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Spotlight on Carmarthen

The Drovers

We had a most interesting talk on May 22nd when we welcomed Mr Bruce Smith to talk about the Welsh Drovers and the routes they took to reach their destinations in England, and many of the present day roads follow these routes. These were large undertakings and in 1800 for example, one and a half million sheep were taken to Smithfield.

Before departure the animals, Welsh black cattle and sheep had to be shod, and geese were prepared by walking through tar mixed with sand. Shoeing the cattle was undertaken by “Fellers” who grappled with the cattle and turned them on their back, so that their legs could be tied before shoeing. 

The journey might take several weeks, travelling 12-15 miles a day. The drover would be accompanied by dogs, and helpers with 1 person for every 60 cattle. The animals had to be fed and watered, with cattle requiring 8-10 gallons of water each day. The drover would need to know where there would be streams for the cattle, and pubs (Drovers Arms) for overnight stops where the animals would be confined to a field where the helpers would guard the animals to prevent theft. Large pine trees were also used as way-markers and to indicate the location of pubs.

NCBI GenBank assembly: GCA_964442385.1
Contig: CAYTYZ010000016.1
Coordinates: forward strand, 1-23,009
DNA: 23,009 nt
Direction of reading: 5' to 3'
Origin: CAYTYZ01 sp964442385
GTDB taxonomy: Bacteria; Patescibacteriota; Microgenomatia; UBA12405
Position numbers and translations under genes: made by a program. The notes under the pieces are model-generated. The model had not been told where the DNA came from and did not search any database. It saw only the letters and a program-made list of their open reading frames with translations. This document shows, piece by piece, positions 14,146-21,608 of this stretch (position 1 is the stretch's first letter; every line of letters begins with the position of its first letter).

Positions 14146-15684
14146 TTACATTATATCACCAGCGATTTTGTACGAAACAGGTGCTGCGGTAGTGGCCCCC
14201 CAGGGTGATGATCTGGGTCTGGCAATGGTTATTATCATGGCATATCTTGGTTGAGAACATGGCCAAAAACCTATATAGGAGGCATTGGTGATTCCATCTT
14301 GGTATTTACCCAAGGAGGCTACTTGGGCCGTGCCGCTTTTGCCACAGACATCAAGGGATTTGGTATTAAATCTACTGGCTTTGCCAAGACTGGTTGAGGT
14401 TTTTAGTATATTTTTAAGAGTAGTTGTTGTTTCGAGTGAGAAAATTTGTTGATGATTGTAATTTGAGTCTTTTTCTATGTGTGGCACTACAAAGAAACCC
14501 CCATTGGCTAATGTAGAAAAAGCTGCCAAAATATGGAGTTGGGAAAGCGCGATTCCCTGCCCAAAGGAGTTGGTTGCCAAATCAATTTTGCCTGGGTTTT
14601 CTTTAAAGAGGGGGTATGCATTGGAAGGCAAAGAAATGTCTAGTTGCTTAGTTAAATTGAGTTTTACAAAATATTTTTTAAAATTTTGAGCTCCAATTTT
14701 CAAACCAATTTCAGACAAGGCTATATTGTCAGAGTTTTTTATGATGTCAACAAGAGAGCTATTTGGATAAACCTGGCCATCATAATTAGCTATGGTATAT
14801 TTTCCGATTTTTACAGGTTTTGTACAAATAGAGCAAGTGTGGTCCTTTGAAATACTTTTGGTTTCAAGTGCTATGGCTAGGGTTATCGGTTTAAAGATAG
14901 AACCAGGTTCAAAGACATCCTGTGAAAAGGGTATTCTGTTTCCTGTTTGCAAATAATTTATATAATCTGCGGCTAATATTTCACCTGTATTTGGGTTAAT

The farmers had to trust the drovers that they would be paid for the animals when the drover returned. This meant that the drovers carried money for the outward journey to pay for food and shelter in the pubs and much more money on the return journey having sold the animals. They were therefore targets for highwaymen and other thieves.

In 1799 David Jones of Llandovery founded Banc yr Eidion Du, the Black Ox Bank, which meant that the drovers did not need to carry as much money as previously.

The Welsh drovers have left their mark in England where there are several roads named Welsh Road or Welsh Lane. Welsh House is the finest building in Northampton Market Square and has an impressive decoration with the words “Heb Dyw. Heb Dym. Dyw a Digon”   “Without God nothing, with God plenty” but with archaic spellings of Duw and Dim.

Much more information about drovers can be found on Bruce Smith’s excellent website: www.localdroveroads.co.uk

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